A:

Once you've identified a security that you want to purchase, you need to determine a price at which you want to sell if the price heads in an adverse direction and a price at which you want to take profits when the price moves in your favor. In many cases, this data is relayed to the broker using three separate orders.

First, you will buy a security using either a market or a limit order. Then, you will enter a stop-loss order, which tells your broker that you do not wish to hold the asset when the price moves beyond a certain level. If you have a target price in mind, you will then enter another order telling your broker when you wish to take your profits. That's a lot of orders! Many brokers have started using a special type of order that simplifies this process by allowing the trader to enter all the data contained in the above orders using only one transaction. This order is generally known as a bracket order, but some brokers may use different terminology.

A bracket order can be found in one of the following formats:

A bracketed buy order enables you to attach a stop-loss below the entry price, and a sell limit order above the entry at the price where you wish to take profits. This is the type of order you would use if you found yourself in a situation where you wanted to buy a stock at $30, sell it when it reached $35, but didn't wish to hold the stock if it fell below $27.

A bracketed sell order allows you to attach a stop-loss above the entry of a short position and a limit order below the entry price where you wish to take profits. If you believed that the price of the $30 stock mentioned above was going to go down, you would attach a bracketed sell order to protect your position.

To learn more about different types of orders, see The Basics of Order Entry.

RELATED FAQS
  1. Why can't I enter two sell orders on the same stock?

    To answer this question, let's look at a few different situations. You bought a stock for $10 but want to be able to protect ... Read Answer >>
  2. How do I place an order to buy or sell shares?

    Read a brief overview of how to open a brokerage account, how to buy and sell stock, and the different kinds of trade orders ... Read Answer >>
  3. How do I place a limit order online?

    Learn how a limit order is placed, the types of stocks it is most useful for and the specifications placed with it to suit ... Read Answer >>
  4. What's the difference between a stop and a limit order?

    A limit order is an order that sets the maximum or minimum at which you are willing to buy or sell a particular stock. With ... Read Answer >>
  5. What is the difference between a buy limit and a sell stop order?

    Understand the differences between the two order types, a buy limit order and a sell stop order, and the purposes each one ... Read Answer >>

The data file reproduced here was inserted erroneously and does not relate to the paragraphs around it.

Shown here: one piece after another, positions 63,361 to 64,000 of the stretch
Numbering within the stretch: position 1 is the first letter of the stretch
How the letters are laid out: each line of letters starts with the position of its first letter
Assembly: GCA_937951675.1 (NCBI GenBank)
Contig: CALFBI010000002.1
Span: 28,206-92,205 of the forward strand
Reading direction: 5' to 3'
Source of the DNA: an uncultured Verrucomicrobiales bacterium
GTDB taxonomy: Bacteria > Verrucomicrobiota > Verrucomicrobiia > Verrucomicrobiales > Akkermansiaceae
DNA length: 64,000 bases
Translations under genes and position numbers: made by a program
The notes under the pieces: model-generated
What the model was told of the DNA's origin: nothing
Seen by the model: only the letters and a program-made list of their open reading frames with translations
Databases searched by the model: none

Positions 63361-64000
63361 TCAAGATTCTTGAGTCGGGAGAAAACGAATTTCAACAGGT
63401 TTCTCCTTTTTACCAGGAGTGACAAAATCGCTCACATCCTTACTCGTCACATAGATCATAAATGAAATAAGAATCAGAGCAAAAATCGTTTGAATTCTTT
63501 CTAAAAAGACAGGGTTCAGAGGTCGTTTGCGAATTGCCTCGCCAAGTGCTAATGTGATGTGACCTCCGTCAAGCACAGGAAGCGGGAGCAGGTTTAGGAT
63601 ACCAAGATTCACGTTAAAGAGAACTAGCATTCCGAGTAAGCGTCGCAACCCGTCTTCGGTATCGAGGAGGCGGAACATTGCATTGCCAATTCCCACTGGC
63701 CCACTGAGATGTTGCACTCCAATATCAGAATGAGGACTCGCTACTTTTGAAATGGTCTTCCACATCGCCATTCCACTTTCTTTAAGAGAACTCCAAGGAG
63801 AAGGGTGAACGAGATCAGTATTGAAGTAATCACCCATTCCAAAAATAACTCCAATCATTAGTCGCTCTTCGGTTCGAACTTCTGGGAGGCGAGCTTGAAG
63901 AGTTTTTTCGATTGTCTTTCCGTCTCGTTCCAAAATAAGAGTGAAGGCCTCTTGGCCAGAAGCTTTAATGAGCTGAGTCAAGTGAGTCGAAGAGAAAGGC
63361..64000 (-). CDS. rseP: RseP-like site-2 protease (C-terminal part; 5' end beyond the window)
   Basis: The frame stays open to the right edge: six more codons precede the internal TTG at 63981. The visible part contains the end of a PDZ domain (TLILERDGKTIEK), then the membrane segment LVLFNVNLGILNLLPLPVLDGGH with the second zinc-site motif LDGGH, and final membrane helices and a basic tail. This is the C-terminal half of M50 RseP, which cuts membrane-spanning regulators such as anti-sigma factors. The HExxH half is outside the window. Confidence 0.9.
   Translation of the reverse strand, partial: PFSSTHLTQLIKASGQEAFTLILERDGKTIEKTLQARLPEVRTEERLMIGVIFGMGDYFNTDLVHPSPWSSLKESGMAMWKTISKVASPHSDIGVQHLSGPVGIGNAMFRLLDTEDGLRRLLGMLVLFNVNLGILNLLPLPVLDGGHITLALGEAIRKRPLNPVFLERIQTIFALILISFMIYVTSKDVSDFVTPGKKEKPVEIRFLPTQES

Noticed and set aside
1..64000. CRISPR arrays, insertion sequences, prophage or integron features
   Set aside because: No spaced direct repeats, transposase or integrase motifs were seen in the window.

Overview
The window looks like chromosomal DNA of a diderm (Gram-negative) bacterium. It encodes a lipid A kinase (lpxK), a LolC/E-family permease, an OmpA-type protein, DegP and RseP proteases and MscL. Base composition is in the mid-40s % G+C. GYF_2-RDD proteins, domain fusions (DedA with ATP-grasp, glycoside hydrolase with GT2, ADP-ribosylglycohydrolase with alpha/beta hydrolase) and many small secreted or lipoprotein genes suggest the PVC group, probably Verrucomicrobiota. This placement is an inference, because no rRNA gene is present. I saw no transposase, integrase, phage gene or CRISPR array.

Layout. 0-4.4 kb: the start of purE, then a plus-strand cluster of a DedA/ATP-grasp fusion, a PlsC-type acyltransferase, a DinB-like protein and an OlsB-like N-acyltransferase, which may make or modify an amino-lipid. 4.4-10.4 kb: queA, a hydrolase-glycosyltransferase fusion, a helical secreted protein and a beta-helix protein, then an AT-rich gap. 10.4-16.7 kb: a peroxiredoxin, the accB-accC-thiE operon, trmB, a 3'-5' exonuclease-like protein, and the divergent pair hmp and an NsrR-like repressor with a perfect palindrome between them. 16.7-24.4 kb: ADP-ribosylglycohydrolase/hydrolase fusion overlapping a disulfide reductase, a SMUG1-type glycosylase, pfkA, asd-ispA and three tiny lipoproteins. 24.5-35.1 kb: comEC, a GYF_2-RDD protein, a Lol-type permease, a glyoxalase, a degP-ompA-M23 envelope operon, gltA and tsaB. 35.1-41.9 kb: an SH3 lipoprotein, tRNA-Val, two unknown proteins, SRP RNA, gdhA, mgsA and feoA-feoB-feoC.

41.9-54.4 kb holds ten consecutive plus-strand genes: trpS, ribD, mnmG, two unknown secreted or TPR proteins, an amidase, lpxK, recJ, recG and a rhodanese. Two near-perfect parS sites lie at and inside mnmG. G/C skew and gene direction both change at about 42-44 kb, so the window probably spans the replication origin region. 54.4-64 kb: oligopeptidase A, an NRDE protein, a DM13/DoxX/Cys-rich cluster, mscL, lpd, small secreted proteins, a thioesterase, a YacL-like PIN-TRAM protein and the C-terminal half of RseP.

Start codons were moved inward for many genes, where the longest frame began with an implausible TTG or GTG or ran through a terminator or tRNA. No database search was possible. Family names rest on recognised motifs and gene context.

Related Articles
  1. Investing

    The Basics of Trading a Stock: Know Your Orders

    Taking control of your portfolio means knowing what orders to use when buying or selling stocks.
  2. Investing

    Making The Trade: Understand Order Types

    Buying and selling stock can be a lot like buying or selling a car. Traders should use and understand tools such as market orders, limit orders, day orders, and good-'til-canceled orders to ensure ...
  3. Investing

    Explaining Market Orders

    A market order is the most common order used to purchase a financial security.
RELATED TERMS
  1. Stop-Loss Order

    An order placed with a broker to sell a security when it reaches ...
  2. Order

    An investor's instructions to a broker or brokerage firm to purchase ...
  3. Market-With-Protection Order

    A type of market order that is canceled and re-submitted as a ...
  4. Limit Order

    An order placed with a brokerage to buy or sell a set number ...
  5. Scale Order

    A type of order that comprises several limit orders at incrementally ...
  6. Immediate Or Cancel Order - IOC

    An order to buy or sell a security that if not immediately filled, ...
Hot Definitions
  1. Tender Offer

    An offer to purchase some or all of shareholders' shares in a corporation. The price offered is usually at a premium to the ...
  2. Ponzi Scheme

    A fraudulent investing scam promising high rates of return with little risk to investors. The Ponzi scheme generates returns ...
  3. Dow Jones Industrial Average - DJIA

    The Dow Jones Industrial Average is a price-weighted average of 30 significant stocks traded on the New York Stock Exchange ...
  4. Revolving Credit

    A line of credit where the customer pays a commitment fee and is then allowed to use the funds when they are needed. It is ...
  5. Marginal Utility

    The additional satisfaction a consumer gains from consuming one more unit of a good or service. Marginal utility is an important ...
  6. Contango

    A situation where the futures price of a commodity is above the expected future spot price. Contango refers to a situation ...
Trading Center